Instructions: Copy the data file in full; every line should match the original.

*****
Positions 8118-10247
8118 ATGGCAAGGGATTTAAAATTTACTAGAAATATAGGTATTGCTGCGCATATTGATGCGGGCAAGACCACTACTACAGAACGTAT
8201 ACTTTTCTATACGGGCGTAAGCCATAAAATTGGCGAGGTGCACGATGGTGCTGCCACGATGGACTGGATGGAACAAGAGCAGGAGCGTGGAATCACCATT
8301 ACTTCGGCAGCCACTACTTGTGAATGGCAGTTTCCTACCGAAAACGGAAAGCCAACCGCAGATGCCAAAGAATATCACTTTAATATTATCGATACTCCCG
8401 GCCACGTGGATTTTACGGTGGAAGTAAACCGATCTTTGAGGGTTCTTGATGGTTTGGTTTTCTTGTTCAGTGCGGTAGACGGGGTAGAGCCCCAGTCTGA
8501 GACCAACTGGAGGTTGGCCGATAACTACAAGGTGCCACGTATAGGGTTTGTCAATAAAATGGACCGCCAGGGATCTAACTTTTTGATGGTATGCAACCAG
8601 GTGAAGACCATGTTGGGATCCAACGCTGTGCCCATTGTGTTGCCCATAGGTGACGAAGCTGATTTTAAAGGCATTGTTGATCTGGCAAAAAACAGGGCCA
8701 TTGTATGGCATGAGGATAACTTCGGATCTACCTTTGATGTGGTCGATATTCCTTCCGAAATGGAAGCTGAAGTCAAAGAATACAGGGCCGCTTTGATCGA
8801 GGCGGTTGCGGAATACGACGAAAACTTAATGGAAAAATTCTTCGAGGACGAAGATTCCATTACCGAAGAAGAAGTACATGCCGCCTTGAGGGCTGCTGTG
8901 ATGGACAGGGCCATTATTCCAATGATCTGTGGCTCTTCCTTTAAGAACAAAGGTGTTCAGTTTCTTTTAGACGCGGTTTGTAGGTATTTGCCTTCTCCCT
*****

Positions 8118-10247
8118 ATGGCAAGGGATTTAAAATTTACTAGAAATATAGGTATTGCTGCGCATATTGATGCGGGCAAGACCACTACTACAGAACGTAT
8201 ACTTTTCTATACGGGCGTAAGCCATAAAATTGGCGAGGTGCACGATGGTGCTGCCACGATGGACTGGATGGAACAAGAGCAGGAGCGTGGAATCACCATT
8301 ACTTCGGCAGCCACTACTTGTGAATGGCAGTTTCCTACCGAAAACGGAAAGCCAACCGCAGATGCCAAAGAATATCACTTTAATATTATCGATACTCCCG
8401 GCCACGTGGATTTTACGGTGGAAGTAAACCGATCTTTGAGGGTTCTTGATGGTTTGGTTTTCTTGTTCAGTGCGGTAGACGGGGTAGAGCCCCAGTCTGA
8501 GACCAACTGGAGGTTGGCCGATAACTACAAGGTGCCACGTATAGGGTTTGTCAATAAAATGGACCGCCAGGGATCTAACTTTTTGATGGTATGCAACCAG
8601 GTGAAGACCATGTTGGGATCCAACGCTGTGCCCATTGTGTTGCCCATAGGTGACGAAGCTGATTTTAAAGGCATTGTTGATCTGGCAAAAAACAGGGCCA
8701 TTGTATGGCATGAGGATAACTTCGGATCTACCTTTGATGTGGTCGATATTCCTTCCGAAATGGAAGCTGAAGTCAAAGAATACAGGGCCGCTTTGATCGA
8801 GGCGGTTGCGGAATACGACGAAAACTTAATGGAAAAATTCTTCGAGGACGAAGATTCCATTACCGAAGAAGAAGTACATGCCGCCTTGAGGGCTGCTGTG
8901 ATGGACAGGGCCATTATTCCAATGATCTGTGGCTCTTCCTTTAAGAACAAAGGTGTTCAGTTTCTTTTAGACGCGGTTTGTAGGTATTTGCCTTCTCCCT